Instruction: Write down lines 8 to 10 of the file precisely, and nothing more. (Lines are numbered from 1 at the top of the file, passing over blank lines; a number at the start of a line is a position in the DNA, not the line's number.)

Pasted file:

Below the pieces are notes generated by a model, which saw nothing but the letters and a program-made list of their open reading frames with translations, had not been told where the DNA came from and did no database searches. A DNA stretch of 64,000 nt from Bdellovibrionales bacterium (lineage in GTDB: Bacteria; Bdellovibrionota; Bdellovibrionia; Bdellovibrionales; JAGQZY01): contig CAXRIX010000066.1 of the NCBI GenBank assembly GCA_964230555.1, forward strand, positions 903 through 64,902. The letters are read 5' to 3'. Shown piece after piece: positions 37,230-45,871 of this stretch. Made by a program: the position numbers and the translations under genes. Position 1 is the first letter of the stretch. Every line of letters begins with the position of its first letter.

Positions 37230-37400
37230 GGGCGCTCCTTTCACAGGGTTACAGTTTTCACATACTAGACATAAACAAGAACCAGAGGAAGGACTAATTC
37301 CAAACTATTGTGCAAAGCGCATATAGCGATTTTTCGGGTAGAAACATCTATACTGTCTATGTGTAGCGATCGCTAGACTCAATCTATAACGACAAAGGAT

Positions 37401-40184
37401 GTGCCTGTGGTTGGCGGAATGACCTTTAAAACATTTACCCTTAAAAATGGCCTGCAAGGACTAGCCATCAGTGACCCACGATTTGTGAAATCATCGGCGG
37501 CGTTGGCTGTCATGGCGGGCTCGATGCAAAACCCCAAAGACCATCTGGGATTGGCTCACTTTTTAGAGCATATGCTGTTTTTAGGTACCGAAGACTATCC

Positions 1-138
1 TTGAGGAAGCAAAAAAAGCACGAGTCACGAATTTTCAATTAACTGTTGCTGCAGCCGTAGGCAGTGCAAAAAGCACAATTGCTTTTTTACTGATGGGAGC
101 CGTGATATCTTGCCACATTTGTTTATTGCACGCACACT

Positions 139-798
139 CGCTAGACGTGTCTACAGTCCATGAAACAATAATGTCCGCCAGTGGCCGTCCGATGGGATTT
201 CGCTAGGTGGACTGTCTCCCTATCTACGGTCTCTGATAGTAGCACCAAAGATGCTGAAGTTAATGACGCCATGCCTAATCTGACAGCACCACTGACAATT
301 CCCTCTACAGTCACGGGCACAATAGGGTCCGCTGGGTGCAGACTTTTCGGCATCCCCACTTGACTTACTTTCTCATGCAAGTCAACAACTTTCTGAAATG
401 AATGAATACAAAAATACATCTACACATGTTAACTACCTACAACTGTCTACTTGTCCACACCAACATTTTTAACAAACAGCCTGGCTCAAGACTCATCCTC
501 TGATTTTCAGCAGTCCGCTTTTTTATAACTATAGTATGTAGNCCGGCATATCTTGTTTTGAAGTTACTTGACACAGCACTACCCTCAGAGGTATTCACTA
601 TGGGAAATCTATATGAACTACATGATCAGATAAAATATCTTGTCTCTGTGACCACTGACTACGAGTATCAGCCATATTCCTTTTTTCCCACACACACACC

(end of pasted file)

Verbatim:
Positions 1-138
1 TTGAGGAAGCAAAAAAAGCACGAGTCACGAATTTTCAATTAACTGTTGCTGCAGCCGTAGGCAGTGCAAAAAGCACAATTGCTTTTTTACTGATGGGAGC
101 CGTGATATCTTGCCACATTTGTTTATTGCACGCACACT